If you would only read...
    Last edited by Atypical; 09-26-2010 at 01:54 PM.

  6. #6
    SiriuslyLong is offline
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    Quote Originally Posted by Havakasha View Post
    Powerful stuff Atypical. Sorry if some people dont quite understand what has been happening in America as far as income ineguality.
    You can concern yourself with income ineguality. I will concern myself with what is important to me and my family. I know, personal responsibilty is a talking point to you.

  7. #7
    Atypical is offline
    It is important to be mindful of the priority of your family's security and well-being. No one responsible would dispute that.

    But that tells you little of what is going on elsewhere and therefore what is also good for others. Unless you don'r give a shit about others! By restricting your view you can also be misled easily. And if that is the case you certainly cannot claim to know anything important about anything. Only by understanding the whole picture can you see where you fit in and and how you're doing compared to the overall situation. Perspective is critical, essential, no mandatory to be really knowledgeable.

    You apparenrly feel having personal responsibility trumps all, so you need not concern yourself with other details (and others). They're not even appropriately important to you.

    You have claimed a connection to libertarianism and mentioned Paul.

    That philosophy has little to no concern for others and exults "personal responsibility" as the ultimate virtue.

    Based on your comment re pr I'm not surprised at your attitude and your attraction for libertarianism. But to accuse anyone who disagrees with you of demeaning personal responsibilty by referring to it as a "talking point" is a flailing, grotesque and obscene tactic.

    It becomes even clearer now; they and you just don't give a shit!
    Last edited by Atypical; 09-26-2010 at 06:47 PM.

  8. #8
    SiriuslyLong is offline
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    Quote Originally Posted by Atypical View Post
    It is important to be mindful of your and your family's security and well-being. No one responsible would dispute that.

    But that tells you little of what is going on elsewhere and therefore what is also good for others. Unless you don'r give a shit about others! By restricting your view you can also be misled easily. And if that is the case you certainly cannot claim to know anything important about anything. Only by understanding the whole picture can you see where you fit in and and how you're doing compared to the overall situation. Perspective is critical, essential and mandatory to be knowledgeable.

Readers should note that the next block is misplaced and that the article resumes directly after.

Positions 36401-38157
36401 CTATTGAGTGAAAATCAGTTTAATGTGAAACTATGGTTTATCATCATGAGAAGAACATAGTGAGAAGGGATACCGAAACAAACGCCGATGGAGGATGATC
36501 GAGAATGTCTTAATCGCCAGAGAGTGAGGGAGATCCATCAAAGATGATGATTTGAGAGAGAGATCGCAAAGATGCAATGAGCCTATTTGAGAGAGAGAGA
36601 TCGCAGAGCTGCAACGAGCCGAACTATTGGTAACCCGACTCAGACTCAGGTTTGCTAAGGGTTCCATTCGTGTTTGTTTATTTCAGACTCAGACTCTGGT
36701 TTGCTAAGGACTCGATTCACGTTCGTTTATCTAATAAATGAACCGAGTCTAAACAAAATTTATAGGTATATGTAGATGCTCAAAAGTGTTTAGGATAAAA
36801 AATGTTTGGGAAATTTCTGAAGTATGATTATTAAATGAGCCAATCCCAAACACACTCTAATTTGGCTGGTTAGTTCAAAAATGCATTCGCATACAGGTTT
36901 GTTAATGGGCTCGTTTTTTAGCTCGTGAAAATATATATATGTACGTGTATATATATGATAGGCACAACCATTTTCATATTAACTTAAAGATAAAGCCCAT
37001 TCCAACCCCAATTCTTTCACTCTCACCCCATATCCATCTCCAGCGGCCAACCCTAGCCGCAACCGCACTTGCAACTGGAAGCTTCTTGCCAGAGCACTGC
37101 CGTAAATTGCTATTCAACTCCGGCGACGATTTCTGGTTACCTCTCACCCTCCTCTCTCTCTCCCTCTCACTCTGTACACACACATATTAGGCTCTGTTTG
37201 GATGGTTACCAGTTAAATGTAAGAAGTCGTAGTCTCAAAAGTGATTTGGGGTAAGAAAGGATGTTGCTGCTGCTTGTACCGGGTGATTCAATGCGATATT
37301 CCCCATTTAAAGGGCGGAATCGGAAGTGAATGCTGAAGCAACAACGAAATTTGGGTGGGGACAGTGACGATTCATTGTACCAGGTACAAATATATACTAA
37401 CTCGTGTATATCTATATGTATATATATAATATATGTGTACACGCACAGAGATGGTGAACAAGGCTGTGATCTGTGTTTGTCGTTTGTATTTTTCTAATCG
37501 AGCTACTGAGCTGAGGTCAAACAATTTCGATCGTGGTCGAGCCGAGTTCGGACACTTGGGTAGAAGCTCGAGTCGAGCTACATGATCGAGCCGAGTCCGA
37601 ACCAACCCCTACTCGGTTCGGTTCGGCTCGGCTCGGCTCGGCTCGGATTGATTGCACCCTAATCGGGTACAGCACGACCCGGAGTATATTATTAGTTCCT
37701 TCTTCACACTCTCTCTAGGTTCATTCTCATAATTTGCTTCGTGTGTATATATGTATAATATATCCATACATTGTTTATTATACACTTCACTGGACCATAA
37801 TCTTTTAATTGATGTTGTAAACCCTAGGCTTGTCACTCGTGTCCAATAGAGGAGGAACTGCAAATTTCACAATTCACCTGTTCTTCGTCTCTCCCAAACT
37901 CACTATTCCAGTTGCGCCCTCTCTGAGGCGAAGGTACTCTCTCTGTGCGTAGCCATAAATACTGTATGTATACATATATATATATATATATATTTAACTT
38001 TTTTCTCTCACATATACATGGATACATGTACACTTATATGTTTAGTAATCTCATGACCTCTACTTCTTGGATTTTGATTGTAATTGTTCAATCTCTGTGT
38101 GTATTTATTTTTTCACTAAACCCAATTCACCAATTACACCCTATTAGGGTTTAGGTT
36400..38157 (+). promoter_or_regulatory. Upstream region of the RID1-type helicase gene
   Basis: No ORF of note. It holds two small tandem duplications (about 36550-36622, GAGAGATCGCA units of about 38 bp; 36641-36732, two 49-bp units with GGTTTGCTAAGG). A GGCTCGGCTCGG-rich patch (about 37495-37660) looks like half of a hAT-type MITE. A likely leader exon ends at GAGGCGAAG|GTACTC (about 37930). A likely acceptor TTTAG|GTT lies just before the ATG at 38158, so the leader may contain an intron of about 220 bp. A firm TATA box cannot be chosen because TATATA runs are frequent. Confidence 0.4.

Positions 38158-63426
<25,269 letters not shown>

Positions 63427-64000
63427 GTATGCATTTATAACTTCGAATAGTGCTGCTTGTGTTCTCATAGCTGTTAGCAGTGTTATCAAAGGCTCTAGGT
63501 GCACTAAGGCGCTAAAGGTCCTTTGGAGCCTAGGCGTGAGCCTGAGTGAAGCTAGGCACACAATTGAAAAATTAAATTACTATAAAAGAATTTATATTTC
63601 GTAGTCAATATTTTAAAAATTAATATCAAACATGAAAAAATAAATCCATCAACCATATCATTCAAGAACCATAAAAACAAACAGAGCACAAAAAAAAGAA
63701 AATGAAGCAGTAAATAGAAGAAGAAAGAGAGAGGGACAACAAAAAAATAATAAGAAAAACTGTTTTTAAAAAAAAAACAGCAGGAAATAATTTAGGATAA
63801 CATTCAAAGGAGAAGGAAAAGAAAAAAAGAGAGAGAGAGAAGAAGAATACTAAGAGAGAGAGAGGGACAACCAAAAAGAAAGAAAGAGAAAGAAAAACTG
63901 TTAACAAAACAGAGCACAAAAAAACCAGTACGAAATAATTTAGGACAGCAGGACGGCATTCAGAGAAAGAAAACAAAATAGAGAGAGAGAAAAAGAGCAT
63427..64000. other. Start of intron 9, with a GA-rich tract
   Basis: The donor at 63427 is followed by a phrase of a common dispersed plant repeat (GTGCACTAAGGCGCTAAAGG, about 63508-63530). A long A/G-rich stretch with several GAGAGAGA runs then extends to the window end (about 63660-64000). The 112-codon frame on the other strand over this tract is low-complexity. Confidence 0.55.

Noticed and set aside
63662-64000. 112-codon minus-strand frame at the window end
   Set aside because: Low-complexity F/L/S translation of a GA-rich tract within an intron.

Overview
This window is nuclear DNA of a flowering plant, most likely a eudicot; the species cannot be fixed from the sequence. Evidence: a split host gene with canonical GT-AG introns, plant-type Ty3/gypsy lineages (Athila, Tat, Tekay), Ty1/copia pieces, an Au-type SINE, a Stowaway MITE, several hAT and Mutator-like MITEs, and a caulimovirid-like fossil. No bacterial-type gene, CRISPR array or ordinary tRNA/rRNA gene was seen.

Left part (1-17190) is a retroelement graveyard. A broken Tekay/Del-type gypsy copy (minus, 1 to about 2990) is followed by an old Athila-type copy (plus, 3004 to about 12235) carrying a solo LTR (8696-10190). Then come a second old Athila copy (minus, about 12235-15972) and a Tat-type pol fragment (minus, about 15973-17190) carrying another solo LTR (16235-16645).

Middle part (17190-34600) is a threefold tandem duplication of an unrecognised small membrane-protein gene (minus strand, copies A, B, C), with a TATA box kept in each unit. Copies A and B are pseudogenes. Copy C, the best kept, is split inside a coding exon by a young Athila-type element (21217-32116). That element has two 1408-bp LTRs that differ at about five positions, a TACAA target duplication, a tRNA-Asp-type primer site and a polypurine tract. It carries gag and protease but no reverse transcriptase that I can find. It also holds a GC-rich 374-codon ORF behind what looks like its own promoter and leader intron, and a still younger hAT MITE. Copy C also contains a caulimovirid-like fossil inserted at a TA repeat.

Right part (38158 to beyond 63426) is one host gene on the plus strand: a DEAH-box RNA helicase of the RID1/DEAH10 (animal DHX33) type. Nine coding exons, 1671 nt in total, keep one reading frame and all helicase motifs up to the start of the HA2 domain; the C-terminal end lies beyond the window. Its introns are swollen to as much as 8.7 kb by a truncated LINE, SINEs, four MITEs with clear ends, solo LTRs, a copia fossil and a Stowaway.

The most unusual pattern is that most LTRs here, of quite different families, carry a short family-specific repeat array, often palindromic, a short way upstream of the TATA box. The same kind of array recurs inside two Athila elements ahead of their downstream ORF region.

You apparenrly feel having personal responsibility trumps all, so you need not concern yourself with other details (and others). They're not appropriately important to you.

    You have claimed a connection to libertarianism and mentioned Paul.

    That philosophy has little to no concern for others and exults "personal responsibility" as the ultimate virtue.

    Based on your comment re pr I'm not surprised at your attitude and your attraction for libertarianism.

    As I said they are of a piece; they and you just don't give a shit!
    On the other hand, if everyone kept their own backyards nice, wouldn't the whole neighborhood be nice, and by extension, everything.....? What is wrong with that belief other than some DON'T.

    I'm not even going to address "giving a shit about others". It's simply inflammatory.

  9. #9
    Atypical is offline
    Did you read the link re wealth disparity and the page in the New Yorker?

    Inflammatory?

    Just using your political beliefs, indifferent comments about subjects outside of your world and lack of concern for what others are having to live with compliments of others that exploit them.

    Have you read The Big Short (Michael Lewis) about the real causes of the meltdown?

    Do all that (it really won't take long) and I'll buy the drinks.

  10. #10
    SiriuslyLong is offline
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    Boy, that Mark Sumner is one vindictive guy. I'll have to google Alexander Amosu suits. And the desire to tax the crap out of them because it's "satisfying".

    I will say that I am disgusted about their bailout, but you've admitted that it was necessary, and I agree, it was. All the loans that have been defaulted, and years of social engineering so everyone can have a house, came home to roost, and in a big way. You know this to be true - those big Wall Steet banks go, and we go with them. It's funny that you blame them when Fannie Mae and Freddie Mac invented MBS's. But alas..........

    The democratic propaganda machine is in high gear now energizing (aggetating) the ignorant masses to vote for them. The rich are bad. Wall Street is bad. Anyone who makes money is bad. I'll stick up for you, just vote for me...... It's the ulitmate corruption of power - manipulating the weak and stupid to vote for them to gain political power. That's what your party is doing my friend. The only problem is that the opponent is too stupid to see it and call it what it is.

    As far as tax cuts go - the more I take home, the more I save and the more I spend. Both are good things. The government taxes me on interest income, and sales tax. That's good too, right?

    As for "stimulus", I am a working man. My company has not seen one iota of benefit, nor have any of my customers. Sorry, it is an observation. Yes, it is said that the stimulus has been beneficial. I will have to accept it regardless of my observation. I'm fine with it; though not fine with its legacy.